The trademark blue former NAPA building at 3rd and Walnut streets, just south of the new parking garage and west of the downtown transit center, is the new home to Monroe County’s voting operations.
Tuesday was the first day of in-person early voting for the May 3 primary elections.
At 8 o’clock sharp, Monroe County clerk Nicole Browne emerged from the front door to perform the ritual that marked the start of the voting day.
Browne raised her voice to the overcast sky: “Hear ye, hear ye, the polls are now open!”
In the first half hour of voting, only a handful of voters cast a ballot. By then, light rain was falling on the few candidates and volunteers who had come to canvas the early voters.
By around 4 p.m., the count of early voters had reached just 58. For the general election in 2020, Monroe County averaged more than 1,000 early in-person voters a day. It’s not surprising that interest in the primary elections, between presidential election years, is comparatively lower.
Browne told The B Square earlier in the morning that she’d heard from other county clerks in the state that the number of requested absentee ballots was down compared to 2020.
The layout of the parking lot for the new early voting site means that candidates don’t have easy access to voters, to engage them in conversation or hand out literature.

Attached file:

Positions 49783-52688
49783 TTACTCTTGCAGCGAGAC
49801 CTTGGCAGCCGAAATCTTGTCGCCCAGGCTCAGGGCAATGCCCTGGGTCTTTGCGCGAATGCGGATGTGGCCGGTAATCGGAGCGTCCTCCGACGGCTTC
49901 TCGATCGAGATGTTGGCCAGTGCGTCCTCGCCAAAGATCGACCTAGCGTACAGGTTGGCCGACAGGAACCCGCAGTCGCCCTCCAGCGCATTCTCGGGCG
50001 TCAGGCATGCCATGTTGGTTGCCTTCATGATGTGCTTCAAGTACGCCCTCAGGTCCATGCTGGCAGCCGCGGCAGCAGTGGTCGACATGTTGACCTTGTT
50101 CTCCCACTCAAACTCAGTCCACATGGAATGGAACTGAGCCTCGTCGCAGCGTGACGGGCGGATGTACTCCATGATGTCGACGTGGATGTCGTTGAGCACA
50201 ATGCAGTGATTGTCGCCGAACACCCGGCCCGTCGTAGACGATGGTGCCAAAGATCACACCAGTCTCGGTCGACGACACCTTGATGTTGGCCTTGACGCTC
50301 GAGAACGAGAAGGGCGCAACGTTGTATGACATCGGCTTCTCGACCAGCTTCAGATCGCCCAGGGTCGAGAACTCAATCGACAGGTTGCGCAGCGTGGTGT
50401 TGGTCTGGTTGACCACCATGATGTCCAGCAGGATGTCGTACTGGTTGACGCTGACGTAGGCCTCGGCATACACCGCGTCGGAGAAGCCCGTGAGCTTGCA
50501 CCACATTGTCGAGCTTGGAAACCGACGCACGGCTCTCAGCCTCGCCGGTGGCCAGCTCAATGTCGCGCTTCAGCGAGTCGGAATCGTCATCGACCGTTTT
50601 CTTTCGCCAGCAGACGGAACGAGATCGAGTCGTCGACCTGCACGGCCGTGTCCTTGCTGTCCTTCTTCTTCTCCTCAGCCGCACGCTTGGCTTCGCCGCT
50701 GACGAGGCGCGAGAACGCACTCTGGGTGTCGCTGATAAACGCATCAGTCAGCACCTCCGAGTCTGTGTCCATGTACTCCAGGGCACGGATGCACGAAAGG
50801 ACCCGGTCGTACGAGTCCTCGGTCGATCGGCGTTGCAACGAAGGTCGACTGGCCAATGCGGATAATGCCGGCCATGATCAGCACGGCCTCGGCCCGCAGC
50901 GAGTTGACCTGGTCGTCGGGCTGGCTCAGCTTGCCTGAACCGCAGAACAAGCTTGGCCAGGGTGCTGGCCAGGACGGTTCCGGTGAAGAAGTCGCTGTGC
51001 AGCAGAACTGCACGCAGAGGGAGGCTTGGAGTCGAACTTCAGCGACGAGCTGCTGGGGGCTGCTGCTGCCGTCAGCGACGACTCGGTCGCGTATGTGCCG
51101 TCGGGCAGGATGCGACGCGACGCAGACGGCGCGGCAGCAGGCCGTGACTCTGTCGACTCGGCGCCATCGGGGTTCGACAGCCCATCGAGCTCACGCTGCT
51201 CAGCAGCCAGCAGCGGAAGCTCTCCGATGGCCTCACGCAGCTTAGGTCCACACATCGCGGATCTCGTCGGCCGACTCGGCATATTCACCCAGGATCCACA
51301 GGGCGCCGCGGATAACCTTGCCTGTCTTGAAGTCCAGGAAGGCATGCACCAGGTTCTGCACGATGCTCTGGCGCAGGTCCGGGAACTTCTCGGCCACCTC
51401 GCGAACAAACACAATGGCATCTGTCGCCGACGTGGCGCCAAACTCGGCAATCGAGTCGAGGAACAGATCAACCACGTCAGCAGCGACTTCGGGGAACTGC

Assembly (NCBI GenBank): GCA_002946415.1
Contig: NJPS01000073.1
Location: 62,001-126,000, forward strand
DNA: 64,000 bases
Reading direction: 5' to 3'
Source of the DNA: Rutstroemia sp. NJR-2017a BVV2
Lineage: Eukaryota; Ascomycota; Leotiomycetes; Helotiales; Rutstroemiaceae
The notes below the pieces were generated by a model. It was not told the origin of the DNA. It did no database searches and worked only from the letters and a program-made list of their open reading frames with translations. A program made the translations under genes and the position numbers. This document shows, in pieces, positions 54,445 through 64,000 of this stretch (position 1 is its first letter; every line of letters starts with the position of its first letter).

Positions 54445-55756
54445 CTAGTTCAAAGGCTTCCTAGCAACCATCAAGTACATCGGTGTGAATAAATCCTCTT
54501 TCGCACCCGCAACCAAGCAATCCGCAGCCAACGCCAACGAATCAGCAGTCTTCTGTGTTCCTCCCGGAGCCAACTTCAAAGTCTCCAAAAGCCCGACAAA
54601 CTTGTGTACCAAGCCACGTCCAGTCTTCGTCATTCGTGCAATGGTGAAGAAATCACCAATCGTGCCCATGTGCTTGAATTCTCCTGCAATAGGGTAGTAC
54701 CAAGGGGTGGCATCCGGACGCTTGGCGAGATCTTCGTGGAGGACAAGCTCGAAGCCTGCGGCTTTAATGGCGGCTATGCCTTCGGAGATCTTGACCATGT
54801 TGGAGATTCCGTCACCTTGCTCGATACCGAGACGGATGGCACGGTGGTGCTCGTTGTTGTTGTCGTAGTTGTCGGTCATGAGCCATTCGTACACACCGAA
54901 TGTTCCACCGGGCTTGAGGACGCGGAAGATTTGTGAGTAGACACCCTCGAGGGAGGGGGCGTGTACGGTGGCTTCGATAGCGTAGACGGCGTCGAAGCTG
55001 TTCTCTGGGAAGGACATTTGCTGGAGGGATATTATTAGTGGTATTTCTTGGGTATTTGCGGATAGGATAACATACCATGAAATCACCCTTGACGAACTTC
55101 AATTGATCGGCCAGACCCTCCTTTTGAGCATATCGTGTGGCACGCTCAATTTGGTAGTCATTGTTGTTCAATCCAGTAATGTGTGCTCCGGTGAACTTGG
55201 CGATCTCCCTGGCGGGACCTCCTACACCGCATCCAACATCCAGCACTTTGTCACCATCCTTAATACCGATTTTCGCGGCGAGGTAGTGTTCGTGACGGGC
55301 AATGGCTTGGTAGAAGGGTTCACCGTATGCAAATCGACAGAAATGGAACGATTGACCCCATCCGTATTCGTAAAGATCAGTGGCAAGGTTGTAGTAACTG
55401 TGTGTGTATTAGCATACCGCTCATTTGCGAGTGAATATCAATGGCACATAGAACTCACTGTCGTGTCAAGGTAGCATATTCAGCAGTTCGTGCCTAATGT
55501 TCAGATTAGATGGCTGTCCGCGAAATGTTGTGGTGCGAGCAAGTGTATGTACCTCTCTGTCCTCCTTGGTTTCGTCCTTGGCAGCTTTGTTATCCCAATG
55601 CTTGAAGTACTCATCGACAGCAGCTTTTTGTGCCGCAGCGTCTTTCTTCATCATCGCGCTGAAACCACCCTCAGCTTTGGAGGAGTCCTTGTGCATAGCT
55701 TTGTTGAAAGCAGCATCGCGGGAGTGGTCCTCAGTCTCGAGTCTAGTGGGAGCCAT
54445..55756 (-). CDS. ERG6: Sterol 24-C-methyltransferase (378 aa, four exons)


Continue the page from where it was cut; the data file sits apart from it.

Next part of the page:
Under state law, no campaigning is allowed within 50 feet of the polls. That requirement pushed candidates towards the edge of the parking lot on the Walnut Street side of the building.
Voters who pulled their cars in to park directly in front of the building could head right inside, unperturbed by candidates trying to hand them literature.
County commissioner candidate Dominic Thompson adapted to the situation by grabbing his yard sign that he had placed in the lawn extension next to Walnut Street and waving the sign at prospective voters.
Thompson is a Democrat challenging incumbent Democrat Lee Jones in the primary. In November, voters will choose the next county commissioner from Democratic Party primary winner and Republican Perry Robinson, who is unopposed on the Republican Party primary ballot.
The Monroe County commissioners race is included in the candidate forum scheduled to start Tuesday night in Bloomington city council chambers at 6 p.m. It will also be live broadcast on CATS.
Two other races included in that forum will be the Indiana state house District 62 race, and the 9th District congressional race. The forum is hosted jointly by the Monroe County Democratic Black Caucus and Indiana Latino Democratic Caucus, 9th District.
Other candidates on site for the start of in-person early voting on Tuesday included two of the four Democratic Party candidates for circuit court judge: Karen Wrenbeck and Emily Salzmann.
The other two Democrats vying for that spot are April Wilson and Allison Chopra. [YouTube video of April 4, 2022 judges candidate forum]
The winner of the Democratic Party primary will face Republican Carl Lamb in the November general election.